posted by caution live frogs at 2:29 PM on June 26, 2013 [1 favorite]

PS the cat intro meant we spent a lot of time ignoring the new cat and soothing the old one - to reassure him that he still had his place in the home, and reduce the perceived threat of new cat taking over.
posted by caution live frogs at 2:30 PM on June 26, 2013 [1 favorite]

our go-to for successfully introducing cats (we've done it 3 times in the last 12 months; don't ask) is a combo of the above techniques.

We come home with NewCat in the cat carrier, and our resident cat always comes to meet us at the door, as is his wont. We set the carrier down in the middle of the living room and let the 2 get a good whiff of each other. Typically what happens next is that our RC, Marlowe, gives the carrier a few good sniffs and a good healthy hiss, then the carrier hisses back, and Marlowe runs away. Your cat mileage may vary.

Next we sequester NewCat in the guest room with his own food and water bowls, litterbox, cat tree (we have 2 big ones) and low and high hiding spots. Typically we will leave NewCat alone with not a ton of interaction beyond refreshing food/water for the first 12-24 hours, depending on the amount of hiding and/or meowing is going on in there. Cat personalities will be all over the map on this; some cats will want more time to adjust to their surroundings and tend to be hidey, some will want more interaction and reassurance and look for people / petting (so they'll generally be meow-ier). If there's a lot of meowing, one of us will hang out with the new guy more. I slept with our kitten Justin (RIP) for the first few nights because he came from a very interactive household and wanted company. Our latest rescue kitty is pretty independent but does like to have lots of toys and stimulation, so adjust accordingly.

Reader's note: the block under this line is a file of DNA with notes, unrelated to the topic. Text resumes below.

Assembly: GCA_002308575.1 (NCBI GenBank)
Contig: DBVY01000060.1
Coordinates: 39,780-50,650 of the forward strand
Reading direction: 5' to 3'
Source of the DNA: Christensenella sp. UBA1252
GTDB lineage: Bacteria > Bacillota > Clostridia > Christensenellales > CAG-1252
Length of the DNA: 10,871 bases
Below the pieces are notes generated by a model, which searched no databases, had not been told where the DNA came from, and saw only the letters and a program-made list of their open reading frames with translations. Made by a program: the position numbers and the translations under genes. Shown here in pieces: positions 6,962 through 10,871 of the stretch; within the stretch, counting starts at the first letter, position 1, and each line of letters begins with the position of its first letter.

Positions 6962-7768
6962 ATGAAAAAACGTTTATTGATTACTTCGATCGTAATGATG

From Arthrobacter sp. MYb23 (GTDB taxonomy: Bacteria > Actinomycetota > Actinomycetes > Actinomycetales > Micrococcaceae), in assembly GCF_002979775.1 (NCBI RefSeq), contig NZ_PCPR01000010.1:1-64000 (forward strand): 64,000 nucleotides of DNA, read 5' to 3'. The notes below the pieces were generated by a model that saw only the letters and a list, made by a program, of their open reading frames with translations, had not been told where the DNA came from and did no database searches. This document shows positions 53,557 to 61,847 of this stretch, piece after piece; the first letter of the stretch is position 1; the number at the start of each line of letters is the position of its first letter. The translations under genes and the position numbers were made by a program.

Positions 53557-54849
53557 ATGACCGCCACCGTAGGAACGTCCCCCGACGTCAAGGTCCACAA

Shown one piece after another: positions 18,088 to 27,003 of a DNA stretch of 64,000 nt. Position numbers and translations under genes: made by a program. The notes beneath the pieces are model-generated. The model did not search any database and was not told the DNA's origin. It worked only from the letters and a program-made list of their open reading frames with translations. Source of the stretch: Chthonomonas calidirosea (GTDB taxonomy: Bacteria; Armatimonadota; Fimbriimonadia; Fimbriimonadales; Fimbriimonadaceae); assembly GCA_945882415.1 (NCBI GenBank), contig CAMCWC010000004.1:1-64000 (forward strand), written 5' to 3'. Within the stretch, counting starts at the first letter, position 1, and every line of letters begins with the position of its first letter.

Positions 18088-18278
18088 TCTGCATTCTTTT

This juncture (before any physical contact has been made) is an excellent time for everyone to have their claws clipped, if you haven't already done so.

After NewCat has been in the house for 12-24 hours and ResidentCat has been sniffing around the door (and reaching under, and maybe meowing and/or hissing a bit), we will switch them to let NewCat get a sense of place. For whatever reasons our cat intros have nearly always coincided with a weekend where we could swap cats and monitor things a bit better.

After the swap, we stack 2 baby gates in the guest room door and let them see each other. We've been lucky so far in that our resident cat is pretty chill with new intros and by the time we get to the baby-gate stacking interlude they're generally well along the path to being able to share spaces. We will generally sequester NewCat for one more night, or maybe 2, with monitored interaction during the day. Any hostilities are noted, and so long as it's just hissing and/or noise, and not an actual yowling cat tumbleweed a'la the Tasmanian Devil rolling about the floor, then we let them sort it out on their own.

All of the cats we've intro'd so far have been younger neuter males with fairly easy going dispositions. I've introduced younger cats to older territorial spayed females before and it has been... significantly more fraught and taken considerably more time, although this will also have a lot to do with the cat personalities in question.

Good luck and as always it's easier to help when we have pictures of the cats in question! :)
posted by lonefrontranger at 3:53 PM on June 27, 2013 [1 favorite]